Cyber bullying suggested to be added to School curriculum

Recent statistics released from the Office of the eSafety Commissioner reveal the startling fact that one in five young people have been targeted online. And now the eSafety Commissioner, Julie Inman Grant, is calling for cyberbullying to be added to the national school curriculum. 

Today, at the Women in Media event at the National Press Club of Australia, eSafety Commissioner Julie Inman Grant, delivered a speech noting that school communities have a key role to play in the ‘full scale cultural change’ required to combat the issue of online abuse.

“Less than half of parents feel confident dealing with cyber bullying, or managing online threats like contact with strangers – which we know that a quarter of Australian teenagers have experienced,” she said.

The commissioner said the average age of complaints to her office by young people was 14 – the same age Dolly Everett was when she died last year in a suicide that sparked a national outcry.

Quotatoin-Marks-01-2..complaints are becoming much more complex, urgent and serious. Quotatoin-Marks-02-1


“Our experience shows that complaints are becoming much more complex, urgent, and serious,” she said.

To help achieve this societal change, we need to reinforce key values with children in the home whilst integrating similar principles into the curriculum throughout a child’s pre-K-12 educational journey,” Ms Inman Grant said.

CyberHound takes student welfare seriously and believes in protecting students by promoting safe internet use. CyberHound’s ClearView platform acts as a catalyst to enable enhanced protection for students while at the same time reinforcing the training and policies that are set by the school around positive digital citizenship.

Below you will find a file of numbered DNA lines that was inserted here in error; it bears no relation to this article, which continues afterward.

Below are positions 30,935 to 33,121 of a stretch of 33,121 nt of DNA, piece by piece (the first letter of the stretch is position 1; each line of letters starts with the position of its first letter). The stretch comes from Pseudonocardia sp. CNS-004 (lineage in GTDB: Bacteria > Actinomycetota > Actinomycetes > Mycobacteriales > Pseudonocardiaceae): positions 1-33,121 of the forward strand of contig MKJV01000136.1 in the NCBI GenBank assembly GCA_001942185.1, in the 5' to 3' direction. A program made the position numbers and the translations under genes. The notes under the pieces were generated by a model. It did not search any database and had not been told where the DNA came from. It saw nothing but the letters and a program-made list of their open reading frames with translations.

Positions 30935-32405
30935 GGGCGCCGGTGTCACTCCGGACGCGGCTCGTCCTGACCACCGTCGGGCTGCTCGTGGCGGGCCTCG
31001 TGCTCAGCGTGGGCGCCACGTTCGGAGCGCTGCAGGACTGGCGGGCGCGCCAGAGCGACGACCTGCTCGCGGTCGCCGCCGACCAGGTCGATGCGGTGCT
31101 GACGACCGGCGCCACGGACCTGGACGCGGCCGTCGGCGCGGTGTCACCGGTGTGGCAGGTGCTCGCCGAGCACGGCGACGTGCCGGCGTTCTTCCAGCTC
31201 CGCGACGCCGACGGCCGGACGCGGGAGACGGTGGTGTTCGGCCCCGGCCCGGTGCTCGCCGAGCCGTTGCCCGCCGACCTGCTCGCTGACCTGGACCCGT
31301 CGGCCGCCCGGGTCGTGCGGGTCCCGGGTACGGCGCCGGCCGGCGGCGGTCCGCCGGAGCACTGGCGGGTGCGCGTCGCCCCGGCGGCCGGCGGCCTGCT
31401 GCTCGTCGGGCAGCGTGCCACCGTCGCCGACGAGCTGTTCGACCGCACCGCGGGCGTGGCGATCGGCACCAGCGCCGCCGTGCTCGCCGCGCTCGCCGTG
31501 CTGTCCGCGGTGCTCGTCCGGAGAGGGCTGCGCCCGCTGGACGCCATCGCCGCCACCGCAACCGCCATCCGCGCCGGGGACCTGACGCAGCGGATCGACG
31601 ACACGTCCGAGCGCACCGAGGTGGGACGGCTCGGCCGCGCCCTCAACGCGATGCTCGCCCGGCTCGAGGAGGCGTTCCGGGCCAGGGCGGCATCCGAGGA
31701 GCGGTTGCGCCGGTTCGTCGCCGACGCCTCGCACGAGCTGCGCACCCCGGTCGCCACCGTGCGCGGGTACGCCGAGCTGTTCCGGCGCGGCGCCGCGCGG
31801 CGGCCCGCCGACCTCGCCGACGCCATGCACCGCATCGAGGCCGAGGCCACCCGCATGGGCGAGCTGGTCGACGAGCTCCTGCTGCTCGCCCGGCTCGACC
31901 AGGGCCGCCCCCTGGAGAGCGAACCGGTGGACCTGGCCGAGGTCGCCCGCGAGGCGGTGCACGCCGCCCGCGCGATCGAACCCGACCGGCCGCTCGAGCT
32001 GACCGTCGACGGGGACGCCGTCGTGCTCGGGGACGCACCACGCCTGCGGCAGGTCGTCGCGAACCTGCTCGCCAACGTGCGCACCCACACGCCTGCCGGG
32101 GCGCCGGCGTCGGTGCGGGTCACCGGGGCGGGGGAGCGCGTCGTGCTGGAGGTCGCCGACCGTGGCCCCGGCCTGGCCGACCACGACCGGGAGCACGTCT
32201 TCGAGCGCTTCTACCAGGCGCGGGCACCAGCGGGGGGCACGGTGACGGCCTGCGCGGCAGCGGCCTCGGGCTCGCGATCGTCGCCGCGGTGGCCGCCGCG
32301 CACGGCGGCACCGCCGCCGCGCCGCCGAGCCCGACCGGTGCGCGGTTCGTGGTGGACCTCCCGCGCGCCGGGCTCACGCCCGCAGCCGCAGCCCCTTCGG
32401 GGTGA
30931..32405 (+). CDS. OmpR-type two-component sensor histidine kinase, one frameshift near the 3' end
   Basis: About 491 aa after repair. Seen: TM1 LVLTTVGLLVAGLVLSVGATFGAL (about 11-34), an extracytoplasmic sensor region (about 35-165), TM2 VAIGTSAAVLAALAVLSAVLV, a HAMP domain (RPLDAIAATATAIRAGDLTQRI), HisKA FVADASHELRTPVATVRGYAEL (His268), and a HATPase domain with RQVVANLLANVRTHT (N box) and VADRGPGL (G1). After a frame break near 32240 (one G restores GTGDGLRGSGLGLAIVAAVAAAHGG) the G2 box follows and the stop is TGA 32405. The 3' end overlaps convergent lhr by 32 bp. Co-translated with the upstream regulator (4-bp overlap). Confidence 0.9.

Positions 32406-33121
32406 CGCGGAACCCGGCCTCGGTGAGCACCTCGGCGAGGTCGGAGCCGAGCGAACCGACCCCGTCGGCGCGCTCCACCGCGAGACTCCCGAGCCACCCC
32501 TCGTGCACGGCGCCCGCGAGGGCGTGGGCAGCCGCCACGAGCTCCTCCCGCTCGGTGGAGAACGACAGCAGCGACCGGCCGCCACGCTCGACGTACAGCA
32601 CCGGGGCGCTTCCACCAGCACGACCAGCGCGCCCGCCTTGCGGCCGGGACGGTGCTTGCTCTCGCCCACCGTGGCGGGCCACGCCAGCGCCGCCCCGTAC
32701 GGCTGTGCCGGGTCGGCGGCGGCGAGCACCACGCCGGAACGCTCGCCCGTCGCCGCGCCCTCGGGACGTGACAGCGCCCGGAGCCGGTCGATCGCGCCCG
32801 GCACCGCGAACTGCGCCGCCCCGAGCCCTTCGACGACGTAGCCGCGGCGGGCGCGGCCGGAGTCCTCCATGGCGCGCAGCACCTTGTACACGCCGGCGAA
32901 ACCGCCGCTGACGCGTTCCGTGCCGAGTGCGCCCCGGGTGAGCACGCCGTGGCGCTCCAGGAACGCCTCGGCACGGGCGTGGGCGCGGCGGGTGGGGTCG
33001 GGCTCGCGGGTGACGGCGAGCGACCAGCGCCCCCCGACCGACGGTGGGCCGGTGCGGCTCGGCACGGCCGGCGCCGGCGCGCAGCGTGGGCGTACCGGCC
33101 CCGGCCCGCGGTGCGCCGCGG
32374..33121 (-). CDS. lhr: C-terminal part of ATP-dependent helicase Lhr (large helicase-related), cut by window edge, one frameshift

“CyberHound’s ClearView ensured we intercepted wellbeing issues that we weren’t aware of, and that had significant impact on health and wellbeing of those students,” Nicholas Moloney, Marcellin College.

ClearView is able to identify patterns of behaviour that indicate a risk, or policy that has been breached. It immediately identifies evidence-based triggers that can support the circumstantial events and intuition of professionals within the school – identifying patterns of behaviour from webmail, search activity, web browsing, chat as well as common social media platforms. It is then able to send reports and alerts to key school executives and welfare teams to facilitate any interception that may be necessary.

Contact us today to learn more about ClearView or read our Data Sheet here

We are also excited to have partnered with Circle to bring you at home parental controls for all devices, for peace of mind and protection for kids when they are off the school network. You can even set bed times and limit activity on apps such as YouTube and Snapchat. Find out more at

Written by

The author didnt add any Information to his profile yet